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People 'should be grateful to Pope for handling abuse scandal' - cardinal

Cardinal William Levada told a Vatican conference on healing that the pontiff “has had to suffer attacks by the media”.

Cardinal William Levada, pictured in 2009
Cardinal William Levada, pictured in 2009
Image: Domenico Stinellis/AP/Press Association Images

A SENIOR US cardinal as defended Pope Benedict’s handling of clerical abuse revelations, saying people should be thankful rather than criticising the pontiff.

Cardinal William Levada told a Vatican-backed conference on safeguarding children that Benedict had been “instrumental” in implementing standards to crack down on paedophile clergy, as well as supportive of US bishops’ efforts to fight the abuse.

Before becoming pontiff, Benedict held Levada’s job as the head of the Congregation for the Doctrine of the Faith, the church office responsible for  shaping the Holy See’s policies on handling abuse cases involving clergy.

As the symposium’s keynote opening speaker, Levada lamented that the pope “has had to suffer attacks by the media over these past years in various parts of the world when he should receive the gratitude of us all, in the Church and outside it.” The Vatican released copies of the speech.

SNAP, a US-based support and advocacy group for those abused as minors by clergy, was dismissive of the four-day, closed-door gathering.

“True change and child protection comes through accountability from secular authorities,” a SNAP official, Joelle Casteix, said in a statement. “Until we have that, we must see Rome’s meeting for exactly what it is: cheap window dressing.”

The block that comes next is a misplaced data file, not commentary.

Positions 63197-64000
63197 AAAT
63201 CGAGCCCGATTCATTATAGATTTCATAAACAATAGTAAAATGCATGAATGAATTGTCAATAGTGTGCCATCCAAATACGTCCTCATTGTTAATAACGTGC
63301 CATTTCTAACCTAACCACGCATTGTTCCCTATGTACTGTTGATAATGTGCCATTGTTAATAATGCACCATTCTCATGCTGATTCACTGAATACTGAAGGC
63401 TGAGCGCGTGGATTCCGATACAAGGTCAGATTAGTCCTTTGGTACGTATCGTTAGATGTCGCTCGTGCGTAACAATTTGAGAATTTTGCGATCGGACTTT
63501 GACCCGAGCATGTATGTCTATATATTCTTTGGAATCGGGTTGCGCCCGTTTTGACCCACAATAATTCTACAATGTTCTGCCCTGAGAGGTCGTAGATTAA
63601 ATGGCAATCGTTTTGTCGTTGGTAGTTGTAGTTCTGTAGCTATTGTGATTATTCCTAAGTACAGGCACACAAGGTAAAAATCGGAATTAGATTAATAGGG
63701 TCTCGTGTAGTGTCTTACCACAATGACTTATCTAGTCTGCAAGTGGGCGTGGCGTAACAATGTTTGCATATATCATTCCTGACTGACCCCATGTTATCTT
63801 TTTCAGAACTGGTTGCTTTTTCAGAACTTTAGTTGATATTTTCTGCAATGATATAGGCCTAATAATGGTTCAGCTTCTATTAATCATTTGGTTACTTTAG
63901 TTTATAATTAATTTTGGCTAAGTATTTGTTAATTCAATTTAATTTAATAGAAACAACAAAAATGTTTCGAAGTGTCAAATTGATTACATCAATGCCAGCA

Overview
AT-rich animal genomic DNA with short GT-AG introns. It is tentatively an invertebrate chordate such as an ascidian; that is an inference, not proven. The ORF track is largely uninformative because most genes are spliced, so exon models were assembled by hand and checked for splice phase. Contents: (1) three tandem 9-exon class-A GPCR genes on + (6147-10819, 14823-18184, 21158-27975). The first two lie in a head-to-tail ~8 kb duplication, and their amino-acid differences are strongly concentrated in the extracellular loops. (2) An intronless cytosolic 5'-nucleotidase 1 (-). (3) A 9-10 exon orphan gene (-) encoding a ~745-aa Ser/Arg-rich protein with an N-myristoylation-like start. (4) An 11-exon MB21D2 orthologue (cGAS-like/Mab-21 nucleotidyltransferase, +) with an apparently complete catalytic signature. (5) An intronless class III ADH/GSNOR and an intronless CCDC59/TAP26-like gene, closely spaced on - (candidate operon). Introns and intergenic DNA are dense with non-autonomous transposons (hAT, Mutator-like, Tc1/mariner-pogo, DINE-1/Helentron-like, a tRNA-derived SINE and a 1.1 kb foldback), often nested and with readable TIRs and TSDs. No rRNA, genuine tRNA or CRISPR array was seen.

She contended the Vatican “still cannot do the simplest, cheapest, and most child-friendly action possible: Make public decades of secret files on clergy sex offenders and enablers.”

Marie Collins, who was raped as a teen by a priest in a Dublin hospital, will be speaking at the conference tomorrow. She urged Benedict last week to publicly seek forgiveness for church leaders who put loyalty to their institution ahead of safety of children.

Benedict, in a message sent to the symposium on his behalf, urged participants to “continue drawing on a wide range of expertise in order to promote throughout the church a vigorous culture of effective safeguarding and victim support.”

Levada last year urged all bishops conferences worldwide to develop guidelines for dealing with cases of sexual abuse of minors by clergy.

“Even those of us who have been dealing with this issue for decades recognize that we are still learning, and need to help each other find the best ways to help victims, protect children, and form the priests of today and tomorrow to be aware of this scourge and to eliminate it from the priesthood,” Levada told the symposium.

Cardinal Sean Brady is also attending the conference.

More: Pope must ask forgiveness from abuse victims, says survivor Marie Collins>

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